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Nanocrystal Synthesis by Seeded Growth

Written by: 
Jeff Morse, Ph.D.
New studies have improved the understanding of the role of seeds in solution-phase growth of nanocrystals with complex structures and materials compositions.

Reviewed by Jeff Morse, Ph.D., National Nanomanufacturing Network

Research on the properties of nanocrystal materials has resulted in the discovery and analysis of size related effects for dimensionally confined structures. Seeded growth has emerged as a viable means for controlling the size, shape, morphology, and composition of nanocrystal materials and has applications in areas including catalysis, information storage, photonics, electronics, plasmonics, and sensing. A new understanding of process chemistries that incorporates solution-phase, bottom-up methodologies with controlled non-conformal deposition has been developed to generate seed materials with specific structures and properties. Furthermore, the ability to achieve very narrow size distributions through a one step or quasi-continuous synthesis procedure makes seeded growth an ideal candidate for scaled nanomanufacturing as specific nanocrystal materials and structures are integrated for potential device applications.

Pietrobon Figure 2
SEM and TEM images of faceted rod AgNPs prepared by the regrowth in aqueous solution. The rod length is (a) 62 ± 3 nm; (b) 75 ± 3 nm; (c) 108 ± 5 nm; (d) 142 ± 7 nm; (e) 260 ± 10 nm; (f) 430 ± 15 nm; (g) 138 ± 8 nm. The rod width is 49.5 ± 2.5 nm for (a)(f) and 40 ± 5 nm for (g). The scale bar is 100 nm for all images.
A recent article by Pietrobon, et. al. reports the synthesis of faceted silver nanorods having narrow size distribution, high process yield, and tunable plasmonic properties. Utilizing photochemical synthesis to generate monodisperse decahedral silver nanoparticles with controlled size ranging from 30-120 nm as the seed, the authors demonstrate thermal regrowth of silver nanorods in AgNO3 containing solutions. Key to high yields and narrow size distributions for the pentagonal shaped nanorods is the use of citrate as a reducing and stabilizing agent in the solution chemistry. Additional studies indicate that the concentration of AgNO3 in the regrowth solution controls the length of the nanorods while the seed size controls their diameter. The authors further demonstrate previously unobtained aspect ratios for the nanorod structures, achieving lengths in excess of 2 µm. Additional studies show that the regrowth process could be stopped and restarted while still retaining very narrow length distributions for the micron scale structures.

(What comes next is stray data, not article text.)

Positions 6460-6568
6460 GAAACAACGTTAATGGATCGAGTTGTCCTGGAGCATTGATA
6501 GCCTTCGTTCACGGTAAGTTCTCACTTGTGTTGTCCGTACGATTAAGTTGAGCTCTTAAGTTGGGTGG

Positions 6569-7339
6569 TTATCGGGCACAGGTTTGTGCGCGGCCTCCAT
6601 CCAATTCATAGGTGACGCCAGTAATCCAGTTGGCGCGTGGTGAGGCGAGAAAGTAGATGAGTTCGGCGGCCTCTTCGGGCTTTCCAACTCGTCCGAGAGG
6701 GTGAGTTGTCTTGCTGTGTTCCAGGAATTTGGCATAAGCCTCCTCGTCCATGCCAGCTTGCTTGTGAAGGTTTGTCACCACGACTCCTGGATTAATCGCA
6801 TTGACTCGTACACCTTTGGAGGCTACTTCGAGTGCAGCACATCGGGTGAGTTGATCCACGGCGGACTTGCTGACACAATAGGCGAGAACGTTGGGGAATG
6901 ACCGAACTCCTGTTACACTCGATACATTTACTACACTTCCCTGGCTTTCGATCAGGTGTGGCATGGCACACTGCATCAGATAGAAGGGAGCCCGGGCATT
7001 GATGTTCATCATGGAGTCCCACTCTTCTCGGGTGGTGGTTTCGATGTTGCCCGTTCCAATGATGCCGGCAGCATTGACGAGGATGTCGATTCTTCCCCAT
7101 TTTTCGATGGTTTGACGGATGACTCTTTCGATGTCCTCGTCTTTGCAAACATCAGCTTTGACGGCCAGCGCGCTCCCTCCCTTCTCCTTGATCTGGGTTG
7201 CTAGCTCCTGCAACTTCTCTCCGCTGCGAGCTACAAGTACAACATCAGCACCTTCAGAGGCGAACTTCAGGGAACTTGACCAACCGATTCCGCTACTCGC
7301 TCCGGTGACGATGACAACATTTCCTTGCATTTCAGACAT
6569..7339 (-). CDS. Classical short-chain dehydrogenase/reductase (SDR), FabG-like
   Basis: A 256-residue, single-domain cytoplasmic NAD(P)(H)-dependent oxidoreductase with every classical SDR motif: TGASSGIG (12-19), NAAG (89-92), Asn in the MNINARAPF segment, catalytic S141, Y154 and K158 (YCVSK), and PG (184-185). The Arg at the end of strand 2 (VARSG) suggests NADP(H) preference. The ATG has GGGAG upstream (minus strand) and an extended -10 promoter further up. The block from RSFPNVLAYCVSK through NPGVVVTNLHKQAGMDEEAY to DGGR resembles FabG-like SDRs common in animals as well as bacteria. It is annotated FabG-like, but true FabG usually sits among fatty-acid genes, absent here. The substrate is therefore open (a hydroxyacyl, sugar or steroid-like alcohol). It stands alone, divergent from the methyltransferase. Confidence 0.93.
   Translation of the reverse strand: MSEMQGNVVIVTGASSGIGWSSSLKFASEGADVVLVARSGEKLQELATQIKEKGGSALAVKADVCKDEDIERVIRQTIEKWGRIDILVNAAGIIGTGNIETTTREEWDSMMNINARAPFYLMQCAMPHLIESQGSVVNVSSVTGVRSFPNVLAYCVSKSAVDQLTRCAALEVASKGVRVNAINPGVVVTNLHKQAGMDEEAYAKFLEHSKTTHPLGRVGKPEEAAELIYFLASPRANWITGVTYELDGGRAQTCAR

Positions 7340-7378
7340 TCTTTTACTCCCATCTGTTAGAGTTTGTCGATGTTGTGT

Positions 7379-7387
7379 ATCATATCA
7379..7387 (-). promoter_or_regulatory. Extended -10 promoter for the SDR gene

Another recent article by Lim, et. al. reports the seeded growth of bimetallic nanoplates having Pd cores and Pt shells. Such heteroepitaxial techniques now enable the creation of materials and structures that previously were not possible. In the case of Pt nanocrystals, regrowth in solution-phase processes is inhibited by the high strain energy associated with Pt. A third article by Park and Vaia demonstrates the synthesis of Au/Ag nanorods by controlled overgrowth. By varying the ratios of a mixed regrowth solution, containing surfactant, acid, and AgNO3 the authors could preferentially deposit Ag on the top of Au nanorods, maintaining non-conformal deposition. Therefore, by controlling the passivation and surface chemistry of the Au nanorod sidewalls, directed growth of bimetallic nanostructures could be achieved. Together, these reports improve the understanding of the role of seeds in solution-phase growth of nanocrystals with complex structures and materials compositions.

The possibility of utilizing this technique to synthesize complex, multicomponent nanocrystals is beginning to emerge. Adding multifunctional materials to metallic structures, such as metal oxides and metal chalcogenides, nanocrystals now create the potential to integrate semiconductor-metallic structures in highly organized configurations. Further establishing such a directed growth synthesis of multifunctional material structures in versatile bottom-up processes has broad implications for future energy, electronic, and sensor applications where novel hybrid assemblies can be realized as highly integrated components.

Image reproduced with permission from Pietrobon, B., McEachran, M., Kitaev, V. 2009. Synthesis of Size-controlled Faceted Pentagonal Silver Nanorods with Tunable Plasmonic Properties and Self Assembly of these Nanorods. ACS Nano 3(1):21-26. Copyright 2009 American Chemical Society.

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